Although Starkes doesn’t explain BLM’s attraction to Marxism, Black Lies Matter nonetheless is a courageous, honest, and accurate exposé of this fraudulent, criminal organization—and of the RGI more broadly—and it deserves the attention of anyone who genuinely cares about black lives and civil society.
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1. Some lyrics are “Shorty couldn’t take it no more, Shorty couldn’t take it no more.” In gangsta terminology, a little kid is a “shorty.”
2. John Lott, “Why Did Ferguson Pay Michael Brown’s Family $1.5 Million?” The Hill, June 28, 2017, https://thehill.com/blogs/pundits-blog/state-local-politics/339849-Why-did-Ferguson-pay-Michael-Brown%E2%80%99s-family-%241.5-million%3F.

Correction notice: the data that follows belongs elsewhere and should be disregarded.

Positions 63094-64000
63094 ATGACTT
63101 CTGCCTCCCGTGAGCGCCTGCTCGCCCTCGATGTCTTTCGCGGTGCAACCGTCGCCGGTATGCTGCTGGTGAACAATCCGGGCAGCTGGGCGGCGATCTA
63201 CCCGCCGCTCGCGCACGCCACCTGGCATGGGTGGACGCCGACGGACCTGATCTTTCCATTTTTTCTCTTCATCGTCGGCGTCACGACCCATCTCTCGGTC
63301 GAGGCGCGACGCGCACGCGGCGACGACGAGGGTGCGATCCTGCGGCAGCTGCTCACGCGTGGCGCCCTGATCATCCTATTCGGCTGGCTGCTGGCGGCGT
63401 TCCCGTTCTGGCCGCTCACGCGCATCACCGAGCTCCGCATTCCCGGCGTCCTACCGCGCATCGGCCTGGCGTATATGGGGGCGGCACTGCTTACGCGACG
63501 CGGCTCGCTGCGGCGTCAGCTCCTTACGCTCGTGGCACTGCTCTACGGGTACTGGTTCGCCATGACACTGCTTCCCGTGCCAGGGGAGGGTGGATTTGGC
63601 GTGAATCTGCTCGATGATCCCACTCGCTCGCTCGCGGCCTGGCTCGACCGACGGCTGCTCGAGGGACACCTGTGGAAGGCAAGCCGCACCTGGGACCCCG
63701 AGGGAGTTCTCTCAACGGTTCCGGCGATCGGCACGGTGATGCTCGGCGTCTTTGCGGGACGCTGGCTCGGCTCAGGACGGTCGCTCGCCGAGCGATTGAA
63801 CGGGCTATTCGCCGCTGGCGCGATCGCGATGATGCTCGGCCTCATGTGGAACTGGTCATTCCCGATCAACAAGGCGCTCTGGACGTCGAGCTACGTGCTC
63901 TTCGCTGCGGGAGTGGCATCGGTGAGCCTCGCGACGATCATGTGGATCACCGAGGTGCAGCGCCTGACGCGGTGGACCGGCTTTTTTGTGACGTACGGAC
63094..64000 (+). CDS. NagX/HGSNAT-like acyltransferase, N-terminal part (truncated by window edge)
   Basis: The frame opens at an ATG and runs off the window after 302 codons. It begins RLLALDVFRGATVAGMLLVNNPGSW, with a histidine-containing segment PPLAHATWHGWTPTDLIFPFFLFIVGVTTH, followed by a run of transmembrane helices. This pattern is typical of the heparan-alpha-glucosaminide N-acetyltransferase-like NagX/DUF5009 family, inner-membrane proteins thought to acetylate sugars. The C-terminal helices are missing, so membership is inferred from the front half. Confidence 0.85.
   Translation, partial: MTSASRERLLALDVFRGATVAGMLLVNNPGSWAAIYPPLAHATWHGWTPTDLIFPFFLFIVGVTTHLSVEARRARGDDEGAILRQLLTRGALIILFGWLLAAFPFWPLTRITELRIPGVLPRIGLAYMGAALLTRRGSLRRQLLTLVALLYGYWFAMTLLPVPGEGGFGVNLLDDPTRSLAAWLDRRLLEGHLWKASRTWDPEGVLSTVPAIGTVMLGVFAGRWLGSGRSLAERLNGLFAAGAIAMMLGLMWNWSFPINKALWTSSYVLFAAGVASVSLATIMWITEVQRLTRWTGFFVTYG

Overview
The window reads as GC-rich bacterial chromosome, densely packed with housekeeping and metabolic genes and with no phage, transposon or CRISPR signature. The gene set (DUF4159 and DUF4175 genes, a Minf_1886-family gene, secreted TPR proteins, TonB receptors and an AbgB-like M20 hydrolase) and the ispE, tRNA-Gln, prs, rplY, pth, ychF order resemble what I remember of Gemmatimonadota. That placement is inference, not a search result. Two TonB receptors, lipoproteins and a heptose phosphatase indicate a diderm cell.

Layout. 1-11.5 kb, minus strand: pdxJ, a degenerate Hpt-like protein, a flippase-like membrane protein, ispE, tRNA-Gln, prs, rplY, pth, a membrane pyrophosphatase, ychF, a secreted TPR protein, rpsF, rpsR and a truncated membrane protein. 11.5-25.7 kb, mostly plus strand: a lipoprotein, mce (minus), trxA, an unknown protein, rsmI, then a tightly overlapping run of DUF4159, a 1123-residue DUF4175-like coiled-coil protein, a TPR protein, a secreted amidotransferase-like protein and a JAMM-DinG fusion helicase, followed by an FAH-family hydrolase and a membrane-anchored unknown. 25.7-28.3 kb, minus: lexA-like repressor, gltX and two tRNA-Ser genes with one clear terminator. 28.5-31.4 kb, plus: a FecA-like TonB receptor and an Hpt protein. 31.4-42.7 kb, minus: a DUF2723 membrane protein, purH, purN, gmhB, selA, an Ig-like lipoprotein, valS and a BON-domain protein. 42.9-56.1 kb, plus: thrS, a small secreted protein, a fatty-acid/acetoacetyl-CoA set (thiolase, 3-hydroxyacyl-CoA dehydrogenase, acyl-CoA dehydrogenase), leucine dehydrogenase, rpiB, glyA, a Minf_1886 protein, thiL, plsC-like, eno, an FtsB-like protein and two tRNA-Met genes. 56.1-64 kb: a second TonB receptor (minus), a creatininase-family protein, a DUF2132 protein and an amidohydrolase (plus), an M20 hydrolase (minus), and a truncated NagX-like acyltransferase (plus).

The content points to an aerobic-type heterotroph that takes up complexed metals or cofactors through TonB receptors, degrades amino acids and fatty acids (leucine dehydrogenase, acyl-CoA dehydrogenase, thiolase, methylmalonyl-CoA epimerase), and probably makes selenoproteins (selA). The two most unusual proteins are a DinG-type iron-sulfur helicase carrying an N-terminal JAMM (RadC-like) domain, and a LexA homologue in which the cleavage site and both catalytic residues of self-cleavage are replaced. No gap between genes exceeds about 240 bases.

3. Sharpton first rose to national prominence in 1987 when he supported Tawana Brawley in her infamous hoax about race-based abduction and rape. He falsely accused district attorney Steven Pagones of assaulting Brawley. Pagones lost his job, and it took him ten years of litigation to win a defamation lawsuit against Sharpton, who never apologized. Further, Sharpton routinely has demonized Jews and inflamed racial tensions against them. See Kyle Smith, “Al Sharpton Is Not a Civil Rights Hero,” National Review, July 31, 2019, https://www.nationalreview.com/2019/07/al-sharpton-is-not-a-civil-rights-hero/.
4. Isabel Vincent and Melissa Klein, “How Sharpton Gets Paid to Not Cry ‘Racism’ at Corporations,” New York Post, January 4, 2015, https://nypost.com/2015/01/04/how-sharpton-gets-paid-to-not-cry-racism-at-corporations/.